The Code of Good Practice

Pension scams can be damaging to individuals, pension schemes and society generally.  People are tempted by such offers, but many find themselves transferring their benefits to dubious and risky unregulated investment structures or their benefits simply disappear. The pensions industry therefore called for guidance to help share good practice and help reduce the risk of successful scams.  We developed and launched the first Code of Good Practice for use by all in the industry in 2015,on 22 June 2018, we published Version 2.0 and on 10 June 2019 version 2.1 was released.
 I am grateful to the members of the Industry Group and all the other organisations and individuals who freely gave their time to help write and review the Code.  I am also grateful to the Minister for Pensions and Financial Inclusion for providing the foreword to the Code.

Margaret Snowdon OBE, Chairman of the Pension Scams Industry Group (PSIG)


Version 2.1 of the Code of Good Practice in Combating Pension Scams came into effect on 10 June 2019 and applies to all transfer requests processed on or after that date.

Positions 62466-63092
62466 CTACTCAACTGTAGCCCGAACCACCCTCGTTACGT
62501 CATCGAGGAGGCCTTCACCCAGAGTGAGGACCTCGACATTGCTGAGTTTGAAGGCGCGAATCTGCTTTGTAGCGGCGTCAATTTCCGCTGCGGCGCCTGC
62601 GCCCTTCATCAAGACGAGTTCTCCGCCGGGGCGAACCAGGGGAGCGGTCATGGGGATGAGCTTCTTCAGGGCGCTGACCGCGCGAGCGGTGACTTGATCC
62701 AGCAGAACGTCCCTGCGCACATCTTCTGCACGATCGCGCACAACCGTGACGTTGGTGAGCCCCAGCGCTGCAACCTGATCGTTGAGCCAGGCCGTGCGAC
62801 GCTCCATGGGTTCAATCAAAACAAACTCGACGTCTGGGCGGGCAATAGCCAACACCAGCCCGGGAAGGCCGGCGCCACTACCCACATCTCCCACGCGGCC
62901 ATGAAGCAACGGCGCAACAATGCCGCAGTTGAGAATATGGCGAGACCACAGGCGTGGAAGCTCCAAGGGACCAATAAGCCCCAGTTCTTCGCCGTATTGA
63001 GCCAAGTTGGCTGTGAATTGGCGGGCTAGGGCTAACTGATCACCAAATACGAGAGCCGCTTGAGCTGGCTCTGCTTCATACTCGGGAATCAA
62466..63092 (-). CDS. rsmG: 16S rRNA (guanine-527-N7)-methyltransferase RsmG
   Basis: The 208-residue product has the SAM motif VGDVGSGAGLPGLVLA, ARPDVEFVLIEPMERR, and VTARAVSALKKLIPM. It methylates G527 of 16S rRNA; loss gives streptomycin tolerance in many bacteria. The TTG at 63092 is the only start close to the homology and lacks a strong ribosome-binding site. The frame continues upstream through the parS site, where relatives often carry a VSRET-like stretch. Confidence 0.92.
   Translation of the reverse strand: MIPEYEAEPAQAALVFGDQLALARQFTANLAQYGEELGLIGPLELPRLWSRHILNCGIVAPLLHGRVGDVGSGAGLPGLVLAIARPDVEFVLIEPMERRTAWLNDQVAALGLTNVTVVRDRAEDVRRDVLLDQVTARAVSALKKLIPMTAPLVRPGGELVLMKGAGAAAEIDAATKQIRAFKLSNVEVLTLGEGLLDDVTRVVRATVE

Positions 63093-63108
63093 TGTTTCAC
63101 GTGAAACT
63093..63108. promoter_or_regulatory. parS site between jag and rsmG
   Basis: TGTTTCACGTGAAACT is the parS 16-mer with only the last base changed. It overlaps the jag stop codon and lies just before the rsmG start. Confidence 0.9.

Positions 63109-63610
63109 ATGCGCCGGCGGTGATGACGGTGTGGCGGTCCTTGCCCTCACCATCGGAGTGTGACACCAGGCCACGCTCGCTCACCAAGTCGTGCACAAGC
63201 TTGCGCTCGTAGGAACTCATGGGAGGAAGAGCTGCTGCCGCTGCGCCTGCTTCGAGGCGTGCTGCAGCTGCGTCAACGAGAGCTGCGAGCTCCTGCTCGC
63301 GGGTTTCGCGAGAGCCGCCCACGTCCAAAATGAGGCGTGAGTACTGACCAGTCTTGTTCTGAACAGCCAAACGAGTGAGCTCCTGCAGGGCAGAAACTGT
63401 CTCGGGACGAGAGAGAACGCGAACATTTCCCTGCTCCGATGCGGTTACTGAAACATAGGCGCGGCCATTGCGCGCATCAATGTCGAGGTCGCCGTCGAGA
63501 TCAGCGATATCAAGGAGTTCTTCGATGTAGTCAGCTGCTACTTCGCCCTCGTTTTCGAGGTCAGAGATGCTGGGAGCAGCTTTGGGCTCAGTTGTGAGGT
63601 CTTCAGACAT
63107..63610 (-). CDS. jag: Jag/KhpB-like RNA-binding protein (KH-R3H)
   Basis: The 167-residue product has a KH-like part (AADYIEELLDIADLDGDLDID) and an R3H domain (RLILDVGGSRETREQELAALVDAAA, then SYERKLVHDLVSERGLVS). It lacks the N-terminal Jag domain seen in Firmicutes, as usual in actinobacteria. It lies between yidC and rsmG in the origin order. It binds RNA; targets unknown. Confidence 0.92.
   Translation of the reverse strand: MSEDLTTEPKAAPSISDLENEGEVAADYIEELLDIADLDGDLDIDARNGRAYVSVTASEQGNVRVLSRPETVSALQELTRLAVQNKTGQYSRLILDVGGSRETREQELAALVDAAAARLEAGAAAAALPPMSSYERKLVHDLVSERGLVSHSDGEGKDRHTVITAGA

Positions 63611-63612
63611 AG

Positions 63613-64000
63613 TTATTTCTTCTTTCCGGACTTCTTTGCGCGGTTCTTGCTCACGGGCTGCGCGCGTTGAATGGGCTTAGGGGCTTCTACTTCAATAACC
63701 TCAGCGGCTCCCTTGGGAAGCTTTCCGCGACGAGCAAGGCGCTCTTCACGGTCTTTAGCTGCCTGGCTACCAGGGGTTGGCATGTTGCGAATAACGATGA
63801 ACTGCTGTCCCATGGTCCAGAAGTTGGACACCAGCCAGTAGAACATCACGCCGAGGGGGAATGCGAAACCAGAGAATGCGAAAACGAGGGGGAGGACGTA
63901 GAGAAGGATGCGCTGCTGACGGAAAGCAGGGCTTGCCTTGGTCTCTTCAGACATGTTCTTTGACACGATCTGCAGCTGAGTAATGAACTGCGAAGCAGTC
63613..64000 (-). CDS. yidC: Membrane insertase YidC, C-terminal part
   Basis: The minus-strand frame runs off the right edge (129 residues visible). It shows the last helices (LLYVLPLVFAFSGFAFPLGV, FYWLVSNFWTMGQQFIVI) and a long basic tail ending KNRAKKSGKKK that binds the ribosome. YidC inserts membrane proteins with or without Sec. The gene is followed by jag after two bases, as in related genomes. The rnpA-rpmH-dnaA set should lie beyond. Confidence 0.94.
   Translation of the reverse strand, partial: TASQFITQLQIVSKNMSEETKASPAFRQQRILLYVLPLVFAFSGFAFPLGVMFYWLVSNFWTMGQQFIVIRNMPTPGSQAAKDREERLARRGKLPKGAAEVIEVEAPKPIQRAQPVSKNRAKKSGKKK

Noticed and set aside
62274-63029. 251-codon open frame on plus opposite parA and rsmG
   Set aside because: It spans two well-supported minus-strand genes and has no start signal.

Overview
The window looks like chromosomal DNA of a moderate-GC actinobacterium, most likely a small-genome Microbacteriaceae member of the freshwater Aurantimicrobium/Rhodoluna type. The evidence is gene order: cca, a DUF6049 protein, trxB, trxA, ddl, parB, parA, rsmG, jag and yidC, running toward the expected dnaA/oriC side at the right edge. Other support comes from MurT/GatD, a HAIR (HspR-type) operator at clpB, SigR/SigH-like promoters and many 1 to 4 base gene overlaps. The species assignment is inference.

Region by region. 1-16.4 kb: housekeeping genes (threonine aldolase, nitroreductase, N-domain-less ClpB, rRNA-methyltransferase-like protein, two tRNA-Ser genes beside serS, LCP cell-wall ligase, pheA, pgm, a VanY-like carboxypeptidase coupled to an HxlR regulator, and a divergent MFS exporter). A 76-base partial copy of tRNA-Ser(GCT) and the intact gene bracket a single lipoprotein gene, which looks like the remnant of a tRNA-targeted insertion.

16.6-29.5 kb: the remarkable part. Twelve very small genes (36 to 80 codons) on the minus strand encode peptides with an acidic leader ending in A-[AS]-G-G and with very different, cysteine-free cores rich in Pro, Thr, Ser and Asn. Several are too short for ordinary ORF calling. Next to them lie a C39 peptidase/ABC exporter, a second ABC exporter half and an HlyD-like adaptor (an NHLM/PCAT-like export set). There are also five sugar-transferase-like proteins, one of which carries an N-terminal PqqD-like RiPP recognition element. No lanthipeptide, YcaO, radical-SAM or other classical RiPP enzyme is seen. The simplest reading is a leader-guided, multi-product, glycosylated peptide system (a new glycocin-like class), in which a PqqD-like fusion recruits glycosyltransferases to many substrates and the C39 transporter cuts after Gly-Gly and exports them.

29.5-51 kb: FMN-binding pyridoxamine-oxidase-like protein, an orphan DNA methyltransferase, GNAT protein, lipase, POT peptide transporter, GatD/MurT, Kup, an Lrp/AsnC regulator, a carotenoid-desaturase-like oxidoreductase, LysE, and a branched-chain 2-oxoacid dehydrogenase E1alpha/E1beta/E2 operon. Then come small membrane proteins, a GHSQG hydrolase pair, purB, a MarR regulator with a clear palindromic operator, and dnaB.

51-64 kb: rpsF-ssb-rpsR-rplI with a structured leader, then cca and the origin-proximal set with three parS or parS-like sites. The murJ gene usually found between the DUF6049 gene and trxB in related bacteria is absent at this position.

Key changes from v2.0:

1. The Cold Calling ban  

2. TPR/FCA ScamSmart campaign and TPR Threat Assessment update 

3. Money And Pensions Service (MAPS) reference 

4. TPO determinations update and implications  

5. The rise of claims management firms  

6. FCA Letter “Managing the risks of Defined Benefits to Defined Contribution transfers” 

7. FCA-TPR-TPAS joint protocol 

8. PSIG’s Scams Survey Pilot 2018 

9. Revised Action Fraud reporting guidance 

10. Additional case studies

The current Code can be downloaded HERE or via Dropbox below, and also from the ABI, AMPS, TISA and PLSA websites:

  • The Code is for guidance only and does not purport to constitute legal advice.  The Code is not exhaustive and nothing in the Code can be relied upon as evidence of compliance with any other legal or regulatory requirement.  The Code relates to circumstances prevailing at the date of its publication and may not have been updated to reflect subsequent developments
  • Following the Code does not relieve a party from its legal or regulatory obligations and following the Code might not prevent a claim being brought against a party.
  • The Code will be reviewed and updated on a regular basis to ensure it reflects current risks and good practice.

PSIG gathered information on pensions scams from 3 pilot organisations, Phoenix, Standard Life and XPS during 2018.  Our interesting findings are shown in our report which can be downloaded by clicking here. Alternatively, you can access it via the Dropbox link below.